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Today’s forecast: How to predict crucial plasma pressure in future fusion facilities

A key requirement for future facilities that aim to capture and control on Earth the fusion energy that drives the sun and stars is accurate predictions of the pressure of the plasma — the hot, charged gas that fuels fusion reactions inside doughnut-shaped tokamaks that house the reactions. Central to these predictions is forecasting the pressure that the scrape-off layer, the thin strip of gas at the edge of the plasma, exerts on the divertor — the device that exhausts waste heat from fusion reactions.

Researchers at the U.S. Department of Energy’s (DOE) Princeton Plasma Physics Laboratory (PPPL) have developed new insights into the physics governing the balance of pressure in the scrape-off layer. This balance must ensure that the pressure of the plasma throughout the tokamak is high enough to produce a largely self-heating fusion reaction. The balance must also limit the potentially damaging impact of heat and plasma particles that strike the divertor and other plasma-facing components of the tokamak.

“Previous simple assumptions about the balance of pressure in the scrape-off layer are incomplete,” said PPPL physicist Michael Churchill, lead author of a Nuclear Fusion paper that describes the new findings. “The codes that simulate the scrape-off layer have often thrown away important aspects of the physics, and the field is starting to recognize this.”

Fusion, the power that drives the sun and stars, is the fusing of light elements in the form of plasma — the hot, charged state of matter composed of free electrons and atomic nuclei — that generates massive amounts of energy. Scientists are seeking to replicate fusion on Earth for a virtually inexhaustible supply of power to generate electricity. 

Key factors

Churchill and PPPL colleagues determined the key factors behind the pressure balance by running the state-of-the-art XGCa computer code on the Cori and Edison supercomputers at the National Energy Research Scientific Computing Center (NERSC), a DOE Office of Science User Facility. The code treats plasma at a detailed kinetic — or particle motion— level rather than as a fluid.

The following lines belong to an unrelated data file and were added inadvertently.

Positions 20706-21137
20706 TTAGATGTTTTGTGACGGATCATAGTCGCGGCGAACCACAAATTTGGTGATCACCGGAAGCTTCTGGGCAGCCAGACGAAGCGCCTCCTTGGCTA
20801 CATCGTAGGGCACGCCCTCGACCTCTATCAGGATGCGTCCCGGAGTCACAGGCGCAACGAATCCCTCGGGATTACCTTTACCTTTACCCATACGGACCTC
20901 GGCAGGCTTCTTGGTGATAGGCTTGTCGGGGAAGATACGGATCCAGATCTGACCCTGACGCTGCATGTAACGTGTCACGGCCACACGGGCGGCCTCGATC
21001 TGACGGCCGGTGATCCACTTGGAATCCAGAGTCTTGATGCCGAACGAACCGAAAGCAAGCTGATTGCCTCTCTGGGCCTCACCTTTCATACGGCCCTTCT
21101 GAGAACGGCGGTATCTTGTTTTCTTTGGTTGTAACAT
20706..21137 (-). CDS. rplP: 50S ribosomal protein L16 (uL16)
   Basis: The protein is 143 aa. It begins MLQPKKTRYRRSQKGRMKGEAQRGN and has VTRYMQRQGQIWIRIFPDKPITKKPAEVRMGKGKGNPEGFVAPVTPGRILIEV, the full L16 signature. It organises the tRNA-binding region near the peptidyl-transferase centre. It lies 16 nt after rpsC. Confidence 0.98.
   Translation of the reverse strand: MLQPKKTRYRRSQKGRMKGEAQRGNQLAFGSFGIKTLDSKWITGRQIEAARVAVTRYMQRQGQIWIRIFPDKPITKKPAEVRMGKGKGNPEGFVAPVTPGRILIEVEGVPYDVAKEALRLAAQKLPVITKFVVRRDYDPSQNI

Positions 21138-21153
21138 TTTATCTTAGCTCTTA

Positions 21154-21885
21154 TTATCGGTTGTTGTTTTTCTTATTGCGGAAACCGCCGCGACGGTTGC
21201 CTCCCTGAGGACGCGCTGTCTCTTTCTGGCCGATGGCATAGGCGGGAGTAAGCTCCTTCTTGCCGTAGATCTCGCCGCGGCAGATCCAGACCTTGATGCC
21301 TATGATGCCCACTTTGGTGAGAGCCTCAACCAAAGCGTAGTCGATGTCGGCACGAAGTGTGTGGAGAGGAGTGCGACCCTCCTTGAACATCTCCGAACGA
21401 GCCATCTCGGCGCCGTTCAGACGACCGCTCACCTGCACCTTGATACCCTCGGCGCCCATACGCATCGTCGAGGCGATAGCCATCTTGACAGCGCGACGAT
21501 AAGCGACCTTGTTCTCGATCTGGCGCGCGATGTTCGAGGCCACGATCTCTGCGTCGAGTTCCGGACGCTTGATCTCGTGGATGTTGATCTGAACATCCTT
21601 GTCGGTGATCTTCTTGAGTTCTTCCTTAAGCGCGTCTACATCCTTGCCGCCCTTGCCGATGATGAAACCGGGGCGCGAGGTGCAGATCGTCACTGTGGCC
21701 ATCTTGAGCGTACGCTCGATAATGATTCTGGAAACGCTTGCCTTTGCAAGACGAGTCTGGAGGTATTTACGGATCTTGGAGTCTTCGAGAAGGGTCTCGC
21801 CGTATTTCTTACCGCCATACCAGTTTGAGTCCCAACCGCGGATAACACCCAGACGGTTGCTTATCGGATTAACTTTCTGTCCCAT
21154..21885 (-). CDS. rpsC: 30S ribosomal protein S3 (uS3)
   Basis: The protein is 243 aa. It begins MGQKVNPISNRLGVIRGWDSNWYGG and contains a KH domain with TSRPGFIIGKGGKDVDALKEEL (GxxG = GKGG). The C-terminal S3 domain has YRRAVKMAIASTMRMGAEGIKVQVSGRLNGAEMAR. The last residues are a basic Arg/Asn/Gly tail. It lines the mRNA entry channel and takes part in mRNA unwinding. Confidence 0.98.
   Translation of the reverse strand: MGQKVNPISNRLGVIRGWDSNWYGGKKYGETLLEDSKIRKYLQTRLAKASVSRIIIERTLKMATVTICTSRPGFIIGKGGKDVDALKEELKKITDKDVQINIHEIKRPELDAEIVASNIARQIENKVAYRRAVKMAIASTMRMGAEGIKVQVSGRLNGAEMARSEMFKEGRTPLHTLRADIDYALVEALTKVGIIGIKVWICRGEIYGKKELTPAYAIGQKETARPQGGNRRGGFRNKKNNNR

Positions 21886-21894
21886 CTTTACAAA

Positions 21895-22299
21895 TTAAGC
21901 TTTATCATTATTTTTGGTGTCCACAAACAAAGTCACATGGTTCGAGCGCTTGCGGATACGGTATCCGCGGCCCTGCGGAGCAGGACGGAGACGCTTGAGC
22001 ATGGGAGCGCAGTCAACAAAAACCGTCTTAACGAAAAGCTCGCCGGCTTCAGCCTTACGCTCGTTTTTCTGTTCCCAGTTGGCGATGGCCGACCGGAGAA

Among key features found was the impact of the bulk drift of ions, an impact that previous codes have largely ignored. Such drifts “can play an integral role” the authors wrote, and “are very important to take into account.”  

Also seen to be important in the momentum or pressure balance were the kinetic particle effects due to ions having different temperatures depending on their direction. Since the temperature of ions is hard to measure in the scrape-off layer, the paper says, “increased diagnostic efforts should be made to accurately measure the ion temperature and flows and thus enable a better understanding of the role of ions in the SOL.”

The new findings could improve understanding of the scrape-off layer pressure at the divertor, Churchill said, and could lead to accurate forecasts for the international ITER experiment under construction in France and other next-generation tokamaks.

Support for this work comes from the DOE Office of Science under the SciDAC Center for High Fidelity Boundary Plasma Simulation (HBPS). The research used resources of the National Energy Research Scientific Computing Center (NERSC).  Coauthors of the paper were PPPL physicists C.S Chang, Seung-Ho Ku, Robert Hager, Rajesh Maingi, Daren Stotler and Hong Qin. 

PPPL, on Princeton University's Forrestal Campus in Plainsboro, N.J., is devoted to creating new knowledge about the physics of plasmas — ultra-hot, charged gases — and to developing practical solutions for the creation of fusion energy. The Laboratory is managed by the University for the U.S. Department of Energy’s Office of Science, which  is the single largest supporter of basic research in the physical sciences in the United States and is working to address some of the most pressing challenges of our time. For more information, visit energy.gov/science.

U.S. Department of Energy
Princeton Plasma Physics Laboratory is a U.S. Department of Energy national laboratory managed by Princeton University.

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